7.   RECOGNISE that whistleblower protection frameworks need to be upheld and enforced to ensure that they provide real, effective protection.

8.   ENCOURAGE further dialogue on possibilities for the adoption of voluntary disclosure and settlement procedures and reiterate the Working Group’s call for countries to make the outcome of settlement procedures available to the public, where appropriate and in accordance with applicable national law.

9.   INVITE the business community to increase its cooperation with governments in the fight against foreign bribery and corruption and encourage wide implementation of the OECD 2010 Good Practice Guidance on Internal Controls, Ethics and Compliance developed by the Working Group.

10.   ENCOURAGE ongoing international efforts to identify and promote good practice in prevention of foreign bribery and corruption, which may include promoting the use of anti-corruption compliance measures, codes of conduct, and appropriate safeguards in public procurement processes such as those related to organising major international events.

Conclusion

The Ministers and Representatives of Parties to the Anti-Bribery Convention collectively reaffirm our resolve to address the challenge of effective enforcement of foreign bribery laws, promote the Anti-Bribery Convention’s principles in each of our countries, and encourage non-Parties to collaborate closely with the Working Group towards the goal of enhancing enforcement worldwide. We endorse the work of the Working Group in leading the global fight against foreign bribery and look forward to progress made in advancing the goals of this Declaration, towards a new era of enforcement.

The Ministers and Representatives of all the States joining this Declaration, call on all countries to fully implement their international obligations with respect to foreign bribery and corruption. We praise the efforts of the Working Group in advancing this goal.

Non-Member Adherents [3]   

Argentina

  • Adoption Date: 16 March 2016

Brazil

  • Adoption Date: 16 March 2016

Bulgaria

  • Adoption Date: 16 March 2016

Colombia

  • Adoption Date: 16 March 2016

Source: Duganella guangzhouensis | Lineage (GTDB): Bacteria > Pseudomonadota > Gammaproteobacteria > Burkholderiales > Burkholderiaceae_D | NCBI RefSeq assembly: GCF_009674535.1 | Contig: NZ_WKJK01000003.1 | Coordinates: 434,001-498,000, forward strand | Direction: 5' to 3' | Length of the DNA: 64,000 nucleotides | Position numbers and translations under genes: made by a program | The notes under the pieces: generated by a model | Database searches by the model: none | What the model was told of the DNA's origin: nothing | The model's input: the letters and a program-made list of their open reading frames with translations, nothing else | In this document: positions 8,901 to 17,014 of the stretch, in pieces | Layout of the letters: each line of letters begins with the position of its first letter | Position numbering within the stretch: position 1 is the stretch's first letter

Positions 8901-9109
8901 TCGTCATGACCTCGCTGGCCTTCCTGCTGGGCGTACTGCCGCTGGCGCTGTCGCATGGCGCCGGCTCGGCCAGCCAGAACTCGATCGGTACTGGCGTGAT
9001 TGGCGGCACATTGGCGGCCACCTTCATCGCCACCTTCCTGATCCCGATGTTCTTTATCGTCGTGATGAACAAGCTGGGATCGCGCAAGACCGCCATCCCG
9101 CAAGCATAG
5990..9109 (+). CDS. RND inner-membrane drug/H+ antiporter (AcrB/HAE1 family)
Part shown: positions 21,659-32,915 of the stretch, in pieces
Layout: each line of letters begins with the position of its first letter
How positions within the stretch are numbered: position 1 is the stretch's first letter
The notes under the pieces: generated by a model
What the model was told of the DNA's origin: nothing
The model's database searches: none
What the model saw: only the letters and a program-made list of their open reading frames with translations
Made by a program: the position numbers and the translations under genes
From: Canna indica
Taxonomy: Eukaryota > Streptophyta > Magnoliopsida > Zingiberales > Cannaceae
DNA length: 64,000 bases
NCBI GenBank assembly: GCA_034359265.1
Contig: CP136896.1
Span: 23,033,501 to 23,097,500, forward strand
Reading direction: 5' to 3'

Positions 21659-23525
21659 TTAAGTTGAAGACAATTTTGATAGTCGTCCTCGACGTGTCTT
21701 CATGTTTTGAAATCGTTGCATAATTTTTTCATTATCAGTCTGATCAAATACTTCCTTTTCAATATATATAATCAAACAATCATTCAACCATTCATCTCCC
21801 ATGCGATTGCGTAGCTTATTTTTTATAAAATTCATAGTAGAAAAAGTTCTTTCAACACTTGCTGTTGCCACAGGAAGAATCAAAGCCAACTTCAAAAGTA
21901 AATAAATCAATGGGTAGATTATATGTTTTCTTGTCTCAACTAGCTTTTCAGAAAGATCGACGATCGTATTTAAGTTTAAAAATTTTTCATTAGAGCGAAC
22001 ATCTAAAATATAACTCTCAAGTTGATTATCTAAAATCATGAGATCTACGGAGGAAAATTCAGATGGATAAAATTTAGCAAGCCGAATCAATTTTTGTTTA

Costa Rica

  • Adoption Date: 16 March 2016

India

  • Adoption Date: 16 March 2016

Latvia

  • Adoption Date: 16 March 2016

Lithuania

  • Adoption Date: 16 March 2016

Mozambique

  • Adoption Date: 16 March 2016

Peru

  • Adoption Date: 16 March 2016

Romania

  • Adoption Date: 16 March 2016

Russian Federation

  • Adoption Date: 16 March 2016

Sao Tome and Principe

  • Adoption Date: 16 March 2016

South Africa

  • Adoption Date: 16 March 2016

Thailand

  • Adoption Date: 16 March 2016

Timor-Leste

  • Adoption Date: 16 March 2016
Relevant body:
Working Group on Bribery in International Business Transactions

[1] Argentina, Australia, Austria, Belgium, Brazil, Bulgaria, Canada, Chile, Colombia, Czech Republic, Denmark, Estonia, Finland, France, Germany, Greece, Hungary, Iceland, Ireland, Israel, Italy, Japan, Korea, Latvia, Luxembourg, Mexico, Netherlands, New Zealand, Norway, Poland, Portugal, Russia, Slovak Republic, Slovenia, South Africa, Spain, Sweden, Switzerland, Turkey, United Kingdom and United States.
[2] Argentina, Australia, Austria, Belgium, Brazil, Bulgaria, Canada, Chile, Colombia, Costa Rica, Czech Republic, Denmark, Estonia, Finland, France, Germany, Greece, Hungary, Iceland, India, Ireland, Israel, Italy, Japan, Korea, Latvia, Lithuania, Luxembourg, Mexico, Mozambique, Netherlands, New Zealand, Norway, Peru, Poland, Portugal, Romania, Russia, Sao Tome and Príncipe, Slovak Republic, Slovenia, South Africa, Spain, Sweden, Switzerland, Thailand, Timor-Leste, Turkey, United Kingdom and United States.

[3]Argentina, Brazil, Bulgaria, Colombia, Latvia, the Russian Federation and South Africa are Parties to the Convention on Combating Bribery of Foreign Public Officials in International Business Transactions. Latvia became Member of the Organisation on 1 July 2016. Latvia became Member of the Organisation on 1 July 2016.